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Ian

Farnborough, United Kingdom | Member Since 2003

280
HELPFUL VOTES
  • 63 reviews
  • 119 ratings
  • 750 titles in library
  • 19 purchased in 2014
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FOLLOWERS
57

  • Lord Jim

    • UNABRIDGED (15 hrs and 51 mins)
    • By Joseph Conrad
    • Narrated By Steven Crossley
    • Whispersync for Voice-ready
    Overall
    (23)
    Performance
    (17)
    Story
    (17)

    From his many years on the high seas as a mariner, mate, and captain, Joseph Conrad created unique works, including Heart of Darkness, that have left an indelible mark on world literature. First published in 1899, his haunting novel Lord Jim is both a riveting sea adventure and a fascinating portrait of a unique outcast from civilization.

    brandon says: "A Bit of Beauty, A lot of Gibberish"
    "Good - but not great."
    Overall
    Performance
    Story

    I have enjoyed previous Conrad works that I have listened to. This one too. But its not one of his best.

    It feels a bit like he had a collection of tales and characters that kinda sorta fit together but he couldn't quite come up with a story to unite them all. So he decide to stitch them together in a bit of a patchwork quilt. They are all interesting and well written and if presented as seperate short stories I would have probably enjoyed them more. The pace is slow, both in the original work and in the narration. There were several bits where I realised I had stopped paying attention and on rewinding to relisten realised that i had lost nothing from the story. The writing isn't exactly bloated , just a bit extended. If you are looking for a Conrad to start off on then "The Secret Agent" is a better story.

    The narration is very clear and measured - sometimes so measured that I checked my player to make sure it hadn't come to a halt.

    1 of 3 people found this review helpful
  • The Elusive Pimpernel

    • UNABRIDGED (9 hrs and 5 mins)
    • By Baroness Orczy
    • Narrated By Johanna Ward
    • Whispersync for Voice-ready
    Overall
    (65)
    Performance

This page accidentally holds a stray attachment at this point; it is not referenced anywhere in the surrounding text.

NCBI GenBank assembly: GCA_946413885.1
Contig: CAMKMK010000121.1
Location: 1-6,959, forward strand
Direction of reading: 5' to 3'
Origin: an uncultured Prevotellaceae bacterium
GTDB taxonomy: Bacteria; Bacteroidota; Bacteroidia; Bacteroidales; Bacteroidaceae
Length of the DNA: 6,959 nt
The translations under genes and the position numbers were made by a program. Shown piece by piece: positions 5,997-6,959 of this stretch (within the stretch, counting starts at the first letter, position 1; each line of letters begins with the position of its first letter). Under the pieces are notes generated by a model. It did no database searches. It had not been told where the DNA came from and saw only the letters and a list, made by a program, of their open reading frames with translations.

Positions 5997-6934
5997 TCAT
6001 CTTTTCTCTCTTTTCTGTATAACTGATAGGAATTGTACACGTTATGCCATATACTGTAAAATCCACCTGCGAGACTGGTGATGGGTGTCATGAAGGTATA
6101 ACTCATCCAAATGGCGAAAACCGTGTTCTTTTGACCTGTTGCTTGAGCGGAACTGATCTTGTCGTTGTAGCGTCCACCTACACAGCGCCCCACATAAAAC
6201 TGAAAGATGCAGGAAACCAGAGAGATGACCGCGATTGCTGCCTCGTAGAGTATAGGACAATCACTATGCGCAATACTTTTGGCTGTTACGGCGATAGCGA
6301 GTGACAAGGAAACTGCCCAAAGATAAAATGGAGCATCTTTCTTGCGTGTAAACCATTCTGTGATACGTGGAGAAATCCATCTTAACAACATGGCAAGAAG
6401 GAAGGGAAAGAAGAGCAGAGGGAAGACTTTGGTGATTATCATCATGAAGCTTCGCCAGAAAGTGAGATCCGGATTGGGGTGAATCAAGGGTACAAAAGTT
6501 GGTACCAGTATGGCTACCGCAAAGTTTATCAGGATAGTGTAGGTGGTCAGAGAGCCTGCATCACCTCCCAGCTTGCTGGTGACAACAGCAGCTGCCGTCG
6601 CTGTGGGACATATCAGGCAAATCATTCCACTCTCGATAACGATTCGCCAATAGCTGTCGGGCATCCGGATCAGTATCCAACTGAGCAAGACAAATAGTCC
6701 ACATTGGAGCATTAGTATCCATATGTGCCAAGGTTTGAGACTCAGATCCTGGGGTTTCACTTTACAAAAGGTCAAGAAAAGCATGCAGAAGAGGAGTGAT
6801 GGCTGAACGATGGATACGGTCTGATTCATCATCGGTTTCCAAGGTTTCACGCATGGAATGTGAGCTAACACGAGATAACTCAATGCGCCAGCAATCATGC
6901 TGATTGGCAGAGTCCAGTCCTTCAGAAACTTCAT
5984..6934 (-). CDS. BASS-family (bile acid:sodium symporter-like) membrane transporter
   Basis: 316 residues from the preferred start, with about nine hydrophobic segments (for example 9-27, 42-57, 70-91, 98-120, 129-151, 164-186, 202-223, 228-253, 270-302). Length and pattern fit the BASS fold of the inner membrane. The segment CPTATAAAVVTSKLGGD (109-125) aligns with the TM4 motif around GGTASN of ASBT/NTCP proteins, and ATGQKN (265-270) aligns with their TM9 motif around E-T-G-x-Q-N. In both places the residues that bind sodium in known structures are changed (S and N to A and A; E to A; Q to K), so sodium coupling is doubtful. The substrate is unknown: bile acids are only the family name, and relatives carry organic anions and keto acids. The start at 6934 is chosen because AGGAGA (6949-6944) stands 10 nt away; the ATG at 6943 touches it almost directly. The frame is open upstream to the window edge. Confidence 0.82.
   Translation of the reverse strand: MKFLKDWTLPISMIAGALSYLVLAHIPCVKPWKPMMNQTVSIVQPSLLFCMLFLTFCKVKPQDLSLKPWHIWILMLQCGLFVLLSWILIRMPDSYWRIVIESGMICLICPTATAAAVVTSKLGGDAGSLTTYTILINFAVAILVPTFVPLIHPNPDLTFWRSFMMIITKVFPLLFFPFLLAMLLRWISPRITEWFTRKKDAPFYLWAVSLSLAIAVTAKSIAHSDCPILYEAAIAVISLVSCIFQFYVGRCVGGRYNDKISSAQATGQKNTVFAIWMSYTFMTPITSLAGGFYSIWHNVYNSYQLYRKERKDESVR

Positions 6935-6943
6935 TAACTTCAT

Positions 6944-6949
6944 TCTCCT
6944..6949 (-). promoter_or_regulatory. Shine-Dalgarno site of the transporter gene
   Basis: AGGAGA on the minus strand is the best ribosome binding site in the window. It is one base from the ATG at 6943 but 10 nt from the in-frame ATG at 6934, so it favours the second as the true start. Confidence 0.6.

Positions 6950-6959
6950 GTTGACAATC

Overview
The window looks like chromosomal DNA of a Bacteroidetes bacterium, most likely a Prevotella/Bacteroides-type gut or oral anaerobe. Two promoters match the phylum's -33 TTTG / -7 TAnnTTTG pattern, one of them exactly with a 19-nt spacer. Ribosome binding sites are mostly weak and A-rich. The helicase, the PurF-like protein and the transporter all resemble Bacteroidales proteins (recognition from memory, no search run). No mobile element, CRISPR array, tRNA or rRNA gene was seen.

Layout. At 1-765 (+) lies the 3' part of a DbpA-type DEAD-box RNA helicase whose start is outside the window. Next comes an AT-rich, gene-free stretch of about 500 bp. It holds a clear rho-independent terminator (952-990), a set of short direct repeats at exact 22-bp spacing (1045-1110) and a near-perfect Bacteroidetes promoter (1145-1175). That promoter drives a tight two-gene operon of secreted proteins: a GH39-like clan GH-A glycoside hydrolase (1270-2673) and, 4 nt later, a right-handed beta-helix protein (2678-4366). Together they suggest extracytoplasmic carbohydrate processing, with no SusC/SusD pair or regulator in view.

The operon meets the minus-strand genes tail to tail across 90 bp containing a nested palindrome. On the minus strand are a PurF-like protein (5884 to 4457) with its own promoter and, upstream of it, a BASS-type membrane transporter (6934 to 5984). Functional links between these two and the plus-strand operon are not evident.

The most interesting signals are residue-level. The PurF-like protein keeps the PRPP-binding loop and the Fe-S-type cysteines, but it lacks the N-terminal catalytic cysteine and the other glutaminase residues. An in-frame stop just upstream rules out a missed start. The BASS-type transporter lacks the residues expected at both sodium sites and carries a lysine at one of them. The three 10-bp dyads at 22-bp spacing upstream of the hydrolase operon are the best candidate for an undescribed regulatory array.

(34)
    Story
    (34)

    In this sequel to The Scarlet Pimpernel, Sir Percy Blakeney's arch-enemy travels to England in pursuit of the impudent enemy of the French Republic. Monsieur Chauvelin devises a dastardly plot to annihilate, once and for all, both Sir Percy and his beautiful wife, Marguerite. Lured to France, where the entire town of Boulogne is held hostage on their behalf, they seem to be hopelessly trapped. Will the Scarlet Pimpernel prevail?

    Julie Ann Koehler says: "Witty, funny and well read."
    "The difficult second album......."
    Overall
    Performance
    Story

    I relisten to "The Scarlet Pimpernel" frequently but this isn't going to make it to the repeats list.

    It lacks the humour and adventure of the original and spends too much time talking about how luuuuuuvly Blakeney is and how much she luuuuuuvs him and frankly it wears a bit thin after an hour or so. But maybe that's just me.

    2 of 2 people found this review helpful
  • 'A' Force: The Origins of British Deception During the Second World War

    • UNABRIDGED (9 hrs and 28 mins)
    • By Whitney T. Bendeck
    • Narrated By Derek Perkins
    Overall
    (4)
    Performance
    (4)
    Story
    (4)

    "A" Force explores an area of World War II deception history that has often been neglected. While older studies have focused on the D-day deception campaign and Britain's infamous double-agents, this work explores the origins of Britain's deception activities to reveal how the British became such masterful deceivers. This is the first work to focus exclusively on "A" Force and the origins of British deception, examining how and why the British first employed deception in World War II. More

    Ian says: "Not what it could be."
    "Not what it could be."
    Overall
    Performance
    Story

    This should have been a fascinating exploration of the techniques and methods used in this interesting and important aspect of the second world war, and by extension war more generally. But it isn't. It expends too much effort on who did what and when they did it and not enough on what they did.

    The narration is OK and the details are vaguely interesting but the trick is missed.

    0 of 0 people found this review helpful
  • Flashman on the March

    • ABRIDGED (5 hrs and 57 mins)
    • By George MacDonald Fraser
    • Narrated By Toby Stephens
    Overall
    (49)
    Performance
    (23)
    Story
    (23)

    Many have marvelled at General Napier's daring 1868 expedition through the treacherous peaks and bottomless chasms of Abyssinia to rescue a small group of British citizens held captive by the mad tyrant Emperor Theodore. But the vital role of Sir Harry Flashman, V.C., in the success of this campaign has hitherto gone unrecorded.